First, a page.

Bighorn sheep in Montana were first recorded by the Lewis and Clark expedition in 1805 and 1806 with the majority of the bighorn sightings recorded on the expedition as being along the Missouri and Yellowstone rivers. Today ’s bighorn sheep conservation story dates back to 1869 when Montana’s first conservation law was passed by Montana’s Territorial Legislature and in 1872 hunting seasons were established for big game, including bighorn sheep. Over the years since then, our bighorn sheep herds have seen a lot of change as the herds have been impacted by poor range conditions, severe winter weather, and diseases transmitted by domestic sheep. Montana’s bighorns were at one of their all-time lows in density and distribution by 1941.
Today, approximately 5,000 bighorn sheep inhabit Montana in 45 distinct populations over 3.7 million acres. The present numbers of bighorn sheep in Montana are due to regulated hunting, transplanting of sheep from healthy herds to areas with excellent sheep habitat as well as reductions in domestic sheep and goats in sheep habitat which has reduced the transmission of disease to the wild sheep.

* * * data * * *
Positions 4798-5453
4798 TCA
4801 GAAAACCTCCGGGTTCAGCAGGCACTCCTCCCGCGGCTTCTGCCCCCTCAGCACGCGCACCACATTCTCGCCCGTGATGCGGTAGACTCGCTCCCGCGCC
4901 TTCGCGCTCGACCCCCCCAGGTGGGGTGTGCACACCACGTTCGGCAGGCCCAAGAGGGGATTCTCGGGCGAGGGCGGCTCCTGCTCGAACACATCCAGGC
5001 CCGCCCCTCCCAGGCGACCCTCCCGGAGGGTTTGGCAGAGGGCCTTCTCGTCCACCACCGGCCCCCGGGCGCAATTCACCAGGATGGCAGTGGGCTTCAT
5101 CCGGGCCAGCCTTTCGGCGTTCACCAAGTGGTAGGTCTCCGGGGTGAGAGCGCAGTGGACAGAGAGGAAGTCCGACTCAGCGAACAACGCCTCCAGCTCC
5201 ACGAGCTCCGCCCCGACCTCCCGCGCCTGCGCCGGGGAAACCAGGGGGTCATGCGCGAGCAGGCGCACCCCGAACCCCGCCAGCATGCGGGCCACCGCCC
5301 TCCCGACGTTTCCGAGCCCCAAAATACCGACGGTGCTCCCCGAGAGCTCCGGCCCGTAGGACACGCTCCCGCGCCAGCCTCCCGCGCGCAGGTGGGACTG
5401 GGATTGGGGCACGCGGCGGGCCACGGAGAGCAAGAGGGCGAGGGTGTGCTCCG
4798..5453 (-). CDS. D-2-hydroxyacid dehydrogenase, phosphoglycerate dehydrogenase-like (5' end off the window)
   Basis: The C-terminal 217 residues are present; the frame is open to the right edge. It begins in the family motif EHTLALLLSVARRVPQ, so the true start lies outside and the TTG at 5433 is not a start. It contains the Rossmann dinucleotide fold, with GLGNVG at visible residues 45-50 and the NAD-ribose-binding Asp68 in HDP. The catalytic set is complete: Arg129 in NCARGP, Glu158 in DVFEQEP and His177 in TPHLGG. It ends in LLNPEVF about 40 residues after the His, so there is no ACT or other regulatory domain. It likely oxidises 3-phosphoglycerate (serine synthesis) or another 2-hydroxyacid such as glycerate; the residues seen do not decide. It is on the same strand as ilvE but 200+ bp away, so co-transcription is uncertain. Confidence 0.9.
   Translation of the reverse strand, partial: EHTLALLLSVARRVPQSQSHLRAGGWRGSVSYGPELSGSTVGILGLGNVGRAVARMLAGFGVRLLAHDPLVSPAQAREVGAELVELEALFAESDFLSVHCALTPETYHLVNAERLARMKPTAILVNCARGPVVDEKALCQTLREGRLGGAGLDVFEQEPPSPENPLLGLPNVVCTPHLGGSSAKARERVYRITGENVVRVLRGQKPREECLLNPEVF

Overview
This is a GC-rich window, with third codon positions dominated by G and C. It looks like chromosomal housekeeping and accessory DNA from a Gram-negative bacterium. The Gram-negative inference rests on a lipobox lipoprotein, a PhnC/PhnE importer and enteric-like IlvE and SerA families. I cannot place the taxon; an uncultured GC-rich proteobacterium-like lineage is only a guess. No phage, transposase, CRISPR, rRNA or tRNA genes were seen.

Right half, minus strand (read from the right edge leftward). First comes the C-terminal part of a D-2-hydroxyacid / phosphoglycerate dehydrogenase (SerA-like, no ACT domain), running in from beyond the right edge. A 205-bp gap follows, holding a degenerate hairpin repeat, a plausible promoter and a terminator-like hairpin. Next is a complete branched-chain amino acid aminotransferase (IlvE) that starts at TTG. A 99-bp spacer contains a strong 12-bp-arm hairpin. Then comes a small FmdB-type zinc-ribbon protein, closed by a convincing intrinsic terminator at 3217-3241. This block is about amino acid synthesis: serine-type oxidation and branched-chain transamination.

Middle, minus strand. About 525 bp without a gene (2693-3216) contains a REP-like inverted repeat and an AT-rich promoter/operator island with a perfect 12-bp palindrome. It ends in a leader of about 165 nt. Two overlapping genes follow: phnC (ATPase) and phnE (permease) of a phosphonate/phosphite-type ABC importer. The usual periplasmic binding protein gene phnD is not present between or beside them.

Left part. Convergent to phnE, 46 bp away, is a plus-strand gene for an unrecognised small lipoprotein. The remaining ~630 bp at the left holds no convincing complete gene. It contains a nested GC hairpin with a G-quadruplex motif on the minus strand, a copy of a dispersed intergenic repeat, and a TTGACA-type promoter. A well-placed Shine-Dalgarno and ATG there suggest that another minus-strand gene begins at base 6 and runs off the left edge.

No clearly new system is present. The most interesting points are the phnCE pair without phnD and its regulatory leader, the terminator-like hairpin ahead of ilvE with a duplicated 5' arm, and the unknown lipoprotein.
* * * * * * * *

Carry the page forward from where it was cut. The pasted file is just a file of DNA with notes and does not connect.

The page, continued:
Montana’s Wild Horse Island State Park, with its excellent bighorn habitat and lack of hunting has provided a virtual “nursery” for bighorn sheep and over the years has provided a significant number of sheep for transplants to other locations around Montana. Although nearly all of Montana’s sheep populations are known for their horn growth and “trophy” quality, Wild Horse Island has produced some outstanding rams over the years.
Recently a ram was found dead on the island and because of its exceptional size, it was entered in the Boone and Crockett Records of North American Big Game. When it was scored, it was determined that it was a potential world’s record bighorn ram. As a result, a special Boone and Crockett judges panel was called in Bozeman, Montana to certify the score as the world’s record.